Does Steam Finally Have Some Competition?
As we all know, digital game sales have begun to tower over physical competitors. They have increased, but especially in the case of PC games. More and more gamers are opting to buy their PC games online in a number of different ways. This includes directly from publishers, through bundle sites, key resale sites, and of course platforms like Steam. As it turns out, there's a new kid coming up. Valve has cornered the market for quite some time, but this new competitor might just chip away at the loyal customer count.
This up and coming rival is called Robot Cache. The platform is already set to release some time the second quarter of 2018 and might give Steam a run for its money. On the surface, it seems much like any other platform. Robot Cache users will be able to buy games using credits, much like your Steam Wallet. An interesting difference from the get-go here is the amount of money that publishers will get from your purchase of games. Normally, publishers are charged a 30% distribution fee from platforms like Steam. Robot Cache will only charge 5%. Part of this is due to the fact that Robot Cache will take another 5% when a game is resold. You read that right; Robot Cache will allow gamers to resell their digital games.
Publishers will already get a break from Robot Cache on the initial distribution fees, but they will also make money from the resale of their games. When a Robot Cache gamer resells a digital game, they'll get 25% of the profits, publishers will get 70%, and Robot Cache gets 5%. This will undoubtedly draw a lot of publishers to the Robot Cache platform. Not only will they get paid more for the original sale, they also have potential future profits from games. This is equally good for the gamers, because having access to all kinds of different publishers means more games to buy and play!
The resale option is also fantastic for gamers. Imagine all the games that you've bought over the years on Steam. I am willing to bet that there are at least a few that you haven't played or played and realized it wasn't for you. They all begin to add up, cluttering your library and wasting space. If you had the option to take those games that you didn't enjoy or that you simply haven't played and make some money off them, you'd take advantage of it! Sure, you'd only get 25% of the money, but that's better than the shame of that title looking at you every day, shaking its head because you never played it.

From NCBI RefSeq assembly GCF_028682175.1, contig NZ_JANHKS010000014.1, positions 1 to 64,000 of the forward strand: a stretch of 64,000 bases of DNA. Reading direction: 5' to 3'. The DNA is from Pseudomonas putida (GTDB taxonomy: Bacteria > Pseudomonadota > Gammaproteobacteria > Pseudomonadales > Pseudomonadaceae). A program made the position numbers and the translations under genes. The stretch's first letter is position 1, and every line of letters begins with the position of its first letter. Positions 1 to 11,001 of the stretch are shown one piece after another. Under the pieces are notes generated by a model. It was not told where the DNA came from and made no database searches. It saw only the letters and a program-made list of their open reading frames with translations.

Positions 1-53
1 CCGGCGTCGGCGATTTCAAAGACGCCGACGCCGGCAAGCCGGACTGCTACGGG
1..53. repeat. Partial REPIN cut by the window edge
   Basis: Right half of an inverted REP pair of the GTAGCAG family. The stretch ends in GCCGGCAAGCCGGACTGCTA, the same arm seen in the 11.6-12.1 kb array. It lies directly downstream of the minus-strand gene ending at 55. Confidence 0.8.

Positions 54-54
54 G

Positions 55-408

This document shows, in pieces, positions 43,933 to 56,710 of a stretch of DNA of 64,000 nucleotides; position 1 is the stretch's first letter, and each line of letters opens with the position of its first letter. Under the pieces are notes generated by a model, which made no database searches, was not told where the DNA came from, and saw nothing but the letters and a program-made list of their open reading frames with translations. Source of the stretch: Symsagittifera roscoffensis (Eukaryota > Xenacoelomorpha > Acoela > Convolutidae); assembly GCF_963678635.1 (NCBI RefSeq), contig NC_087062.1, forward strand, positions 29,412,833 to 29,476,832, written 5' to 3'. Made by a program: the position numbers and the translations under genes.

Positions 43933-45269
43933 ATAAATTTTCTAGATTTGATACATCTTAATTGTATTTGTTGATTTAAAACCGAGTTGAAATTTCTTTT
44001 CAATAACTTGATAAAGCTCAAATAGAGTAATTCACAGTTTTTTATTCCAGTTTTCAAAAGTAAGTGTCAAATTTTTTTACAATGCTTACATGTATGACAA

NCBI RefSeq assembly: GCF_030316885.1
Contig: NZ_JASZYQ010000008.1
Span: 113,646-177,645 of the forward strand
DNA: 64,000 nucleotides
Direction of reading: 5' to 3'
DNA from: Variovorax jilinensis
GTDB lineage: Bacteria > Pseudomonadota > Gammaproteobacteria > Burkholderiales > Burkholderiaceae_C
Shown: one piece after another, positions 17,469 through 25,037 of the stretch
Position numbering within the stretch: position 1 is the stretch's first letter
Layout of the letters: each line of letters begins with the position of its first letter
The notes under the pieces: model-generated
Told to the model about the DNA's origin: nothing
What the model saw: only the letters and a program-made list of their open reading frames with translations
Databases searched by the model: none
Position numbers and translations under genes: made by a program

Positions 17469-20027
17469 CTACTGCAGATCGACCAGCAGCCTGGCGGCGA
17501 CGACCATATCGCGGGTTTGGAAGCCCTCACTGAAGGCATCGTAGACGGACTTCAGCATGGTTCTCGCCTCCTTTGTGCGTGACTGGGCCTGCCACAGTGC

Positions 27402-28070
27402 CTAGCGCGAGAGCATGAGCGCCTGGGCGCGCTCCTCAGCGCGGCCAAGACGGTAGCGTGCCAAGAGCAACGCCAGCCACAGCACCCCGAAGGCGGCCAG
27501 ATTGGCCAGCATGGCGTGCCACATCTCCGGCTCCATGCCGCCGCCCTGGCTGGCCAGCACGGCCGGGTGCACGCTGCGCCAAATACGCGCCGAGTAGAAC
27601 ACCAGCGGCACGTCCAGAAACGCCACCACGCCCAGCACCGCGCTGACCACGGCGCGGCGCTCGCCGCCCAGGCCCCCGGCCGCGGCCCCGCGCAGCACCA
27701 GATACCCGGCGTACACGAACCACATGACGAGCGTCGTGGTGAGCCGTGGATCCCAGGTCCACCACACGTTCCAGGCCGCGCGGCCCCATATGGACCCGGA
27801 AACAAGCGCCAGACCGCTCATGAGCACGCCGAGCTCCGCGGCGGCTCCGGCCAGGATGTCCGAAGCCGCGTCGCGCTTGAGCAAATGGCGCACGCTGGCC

While the simple ability to resell digital games is already fantastic and incredibly welcome, we do need to look at Robot Cache as a whole. The thing to consider is that it is built on the back of a cryptocurrency giant. Steam Wallets are technically virtual currency that you can use to buy games. All of Steam Wallet money is generated from real life currency. When you put money on your account, cash in a gift card, or sell some Steam trading cards, all of those dollars are generated from real money put into the system by a real person. Robot Cache's currency is going to be IRON, a virtual token which is essentially the equal to Ethereum. If you haven't heard of Ethereum, then you've probably heard of Bitcoin. It's a bit like that.
Robot Cache's IRON will be generated and sold ahead of the platform's launch. IRON will be the currency within the system that fuels everything. When you buy a game, it will take IRON, and when you sell a game you will receive IRON. You can also opt-in to mine for IRON with your gaming PC, which will reward you IRON when you reach certain milestones. It's hard to say how this will affect users and the system's creators. The biggest problem currently with cryptocurrencies is the simple fact that its worth is not stable. This could potentially lead to a confusing and complicated market with widely varying prices for titles. Users who better understand the system might be able to benefit more than those who still aren't knowledgeable.
I was incredibly interested in Robot Cache when I first heard it was going to be essentially Steam with digital game resales as an added bonus. I was even still interested when I heard it was going to be fueled by cryptocurrency. However, it really seems like a case where waiting and learning from others' experiences could end up being the best option. As the average gamer who doesn't have a ton of money to dump into new platforms, I'm going to be excited about the system from afar. If it looks like Robot Cache really has its users' happiness and best interests at heart, then I might start considering it more seriously.
No matter how Robot Cache's future works out, its inception no doubt has Valve's higher ups thinking. The advent of a system that allows for digital resales will have consumers wanting for more when it comes to Steam. Will the pressure lead to digital resales on Steam? We can only wait and see.